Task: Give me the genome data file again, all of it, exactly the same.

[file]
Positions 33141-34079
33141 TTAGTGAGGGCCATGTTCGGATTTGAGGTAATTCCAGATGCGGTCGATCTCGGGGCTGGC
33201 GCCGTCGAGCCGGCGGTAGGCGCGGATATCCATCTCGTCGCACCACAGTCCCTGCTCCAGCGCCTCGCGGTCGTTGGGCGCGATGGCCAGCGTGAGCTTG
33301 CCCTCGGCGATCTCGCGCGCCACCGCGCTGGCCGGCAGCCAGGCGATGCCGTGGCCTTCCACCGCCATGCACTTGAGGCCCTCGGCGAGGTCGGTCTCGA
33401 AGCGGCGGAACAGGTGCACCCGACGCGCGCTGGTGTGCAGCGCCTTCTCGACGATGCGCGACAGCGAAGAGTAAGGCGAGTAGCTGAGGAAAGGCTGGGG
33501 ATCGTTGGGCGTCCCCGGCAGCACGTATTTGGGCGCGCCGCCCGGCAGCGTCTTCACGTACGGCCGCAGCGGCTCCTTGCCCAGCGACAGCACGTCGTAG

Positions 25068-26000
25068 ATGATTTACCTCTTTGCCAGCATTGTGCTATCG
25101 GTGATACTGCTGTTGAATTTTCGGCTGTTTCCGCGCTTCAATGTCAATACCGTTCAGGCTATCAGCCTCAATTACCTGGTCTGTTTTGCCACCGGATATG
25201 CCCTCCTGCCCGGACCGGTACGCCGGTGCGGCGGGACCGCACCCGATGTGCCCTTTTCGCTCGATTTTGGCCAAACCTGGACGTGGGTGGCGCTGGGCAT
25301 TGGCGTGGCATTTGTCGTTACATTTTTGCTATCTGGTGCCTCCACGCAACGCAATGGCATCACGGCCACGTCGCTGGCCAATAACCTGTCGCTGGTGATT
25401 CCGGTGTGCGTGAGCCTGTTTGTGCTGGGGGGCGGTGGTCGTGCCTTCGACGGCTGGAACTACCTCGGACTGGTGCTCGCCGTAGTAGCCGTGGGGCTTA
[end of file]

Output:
Positions 33141-34079
33141 TTAGTGAGGGCCATGTTCGGATTTGAGGTAATTCCAGATGCGGTCGATCTCGGGGCTGGC
33201 GCCGTCGAGCCGGCGGTAGGCGCGGATATCCATCTCGTCGCACCACAGTCCCTGCTCCAGCGCCTCGCGGTCGTTGGGCGCGATGGCCAGCGTGAGCTTG
33301 CCCTCGGCGATCTCGCGCGCCACCGCGCTGGCCGGCAGCCAGGCGATGCCGTGGCCTTCCACCGCCATGCACTTGAGGCCCTCGGCGAGGTCGGTCTCGA
33401 AGCGGCGGAACAGGTGCACCCGACGCGCGCTGGTGTGCAGCGCCTTCTCGACGATGCGCGACAGCGAAGAGTAAGGCGAGTAGCTGAGGAAAGGCTGGGG
33501 ATCGTTGGGCGTCCCCGGCAGCACGTATTTGGGCGCGCCGCCCGGCAGCGTCTTCACGTACGGCCGCAGCGGCTCCTTGCCCAGCGACAGCACGTCGTAG

Positions 25068-26000
25068 ATGATTTACCTCTTTGCCAGCATTGTGCTATCG
25101 GTGATACTGCTGTTGAATTTTCGGCTGTTTCCGCGCTTCAATGTCAATACCGTTCAGGCTATCAGCCTCAATTACCTGGTCTGTTTTGCCACCGGATATG
25201 CCCTCCTGCCCGGACCGGTACGCCGGTGCGGCGGGACCGCACCCGATGTGCCCTTTTCGCTCGATTTTGGCCAAACCTGGACGTGGGTGGCGCTGGGCAT
25301 TGGCGTGGCATTTGTCGTTACATTTTTGCTATCTGGTGCCTCCACGCAACGCAATGGCATCACGGCCACGTCGCTGGCCAATAACCTGTCGCTGGTGATT
25401 CCGGTGTGCGTGAGCCTGTTTGTGCTGGGGGGCGGTGGTCGTGCCTTCGACGGCTGGAACTACCTCGGACTGGTGCTCGCCGTAGTAGCCGTGGGGCTTA